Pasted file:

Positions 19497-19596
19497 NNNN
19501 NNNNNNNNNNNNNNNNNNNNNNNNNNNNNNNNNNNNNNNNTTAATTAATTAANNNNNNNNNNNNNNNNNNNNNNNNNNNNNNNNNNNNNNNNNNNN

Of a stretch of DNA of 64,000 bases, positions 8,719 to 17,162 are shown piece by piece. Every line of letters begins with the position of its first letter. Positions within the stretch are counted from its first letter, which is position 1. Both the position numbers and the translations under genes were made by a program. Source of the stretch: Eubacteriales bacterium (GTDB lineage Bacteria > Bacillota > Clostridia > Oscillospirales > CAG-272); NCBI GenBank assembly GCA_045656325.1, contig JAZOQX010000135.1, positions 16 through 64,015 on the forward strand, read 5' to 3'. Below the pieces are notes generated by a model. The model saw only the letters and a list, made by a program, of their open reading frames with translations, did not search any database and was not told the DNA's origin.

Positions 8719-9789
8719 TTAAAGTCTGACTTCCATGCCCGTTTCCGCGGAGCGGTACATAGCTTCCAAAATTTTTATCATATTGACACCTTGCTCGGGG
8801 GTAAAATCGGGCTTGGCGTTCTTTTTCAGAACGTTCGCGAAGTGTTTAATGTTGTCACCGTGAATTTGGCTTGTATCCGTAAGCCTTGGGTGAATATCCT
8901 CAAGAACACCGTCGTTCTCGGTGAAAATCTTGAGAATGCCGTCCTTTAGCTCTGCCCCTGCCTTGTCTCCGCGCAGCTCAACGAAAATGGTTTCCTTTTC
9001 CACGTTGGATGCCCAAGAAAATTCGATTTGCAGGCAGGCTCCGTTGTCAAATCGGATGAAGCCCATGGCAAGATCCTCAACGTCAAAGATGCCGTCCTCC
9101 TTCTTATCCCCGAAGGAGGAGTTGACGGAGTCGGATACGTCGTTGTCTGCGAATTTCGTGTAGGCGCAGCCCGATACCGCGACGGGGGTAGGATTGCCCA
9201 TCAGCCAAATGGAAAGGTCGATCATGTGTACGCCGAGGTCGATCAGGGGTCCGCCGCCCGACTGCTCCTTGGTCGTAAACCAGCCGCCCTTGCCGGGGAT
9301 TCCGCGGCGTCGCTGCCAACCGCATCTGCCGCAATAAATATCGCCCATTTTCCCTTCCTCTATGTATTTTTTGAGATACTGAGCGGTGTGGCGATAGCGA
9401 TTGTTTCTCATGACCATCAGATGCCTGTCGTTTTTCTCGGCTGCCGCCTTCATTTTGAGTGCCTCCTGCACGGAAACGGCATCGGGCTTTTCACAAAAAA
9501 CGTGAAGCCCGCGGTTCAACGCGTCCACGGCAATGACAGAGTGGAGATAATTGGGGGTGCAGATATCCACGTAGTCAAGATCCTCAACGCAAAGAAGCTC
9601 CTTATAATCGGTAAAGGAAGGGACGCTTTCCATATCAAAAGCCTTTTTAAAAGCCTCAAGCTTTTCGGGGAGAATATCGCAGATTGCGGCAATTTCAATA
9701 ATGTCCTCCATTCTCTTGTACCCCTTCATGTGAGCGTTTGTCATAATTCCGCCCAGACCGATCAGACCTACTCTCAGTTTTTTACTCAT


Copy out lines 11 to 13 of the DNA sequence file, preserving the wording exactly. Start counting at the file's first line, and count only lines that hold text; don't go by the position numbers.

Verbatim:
9201 TCAGCCAAATGGAAAGGTCGATCATGTGTACGCCGAGGTCGATCAGGGGTCCGCCGCCCGACTGCTCCTTGGTCGTAAACCAGCCGCCCTTGCCGGGGAT
9301 TCCGCGGCGTCGCTGCCAACCGCATCTGCCGCAATAAATATCGCCCATTTTCCCTTCCTCTATGTATTTTTTGAGATACTGAGCGGTGTGGCGATAGCGA
9401 TTGTTTCTCATGACCATCAGATGCCTGTCGTTTTTCTCGGCTGCCGCCTTCATTTTGAGTGCCTCCTGCACGGAAACGGCATCGGGCTTTTCACAAAAAA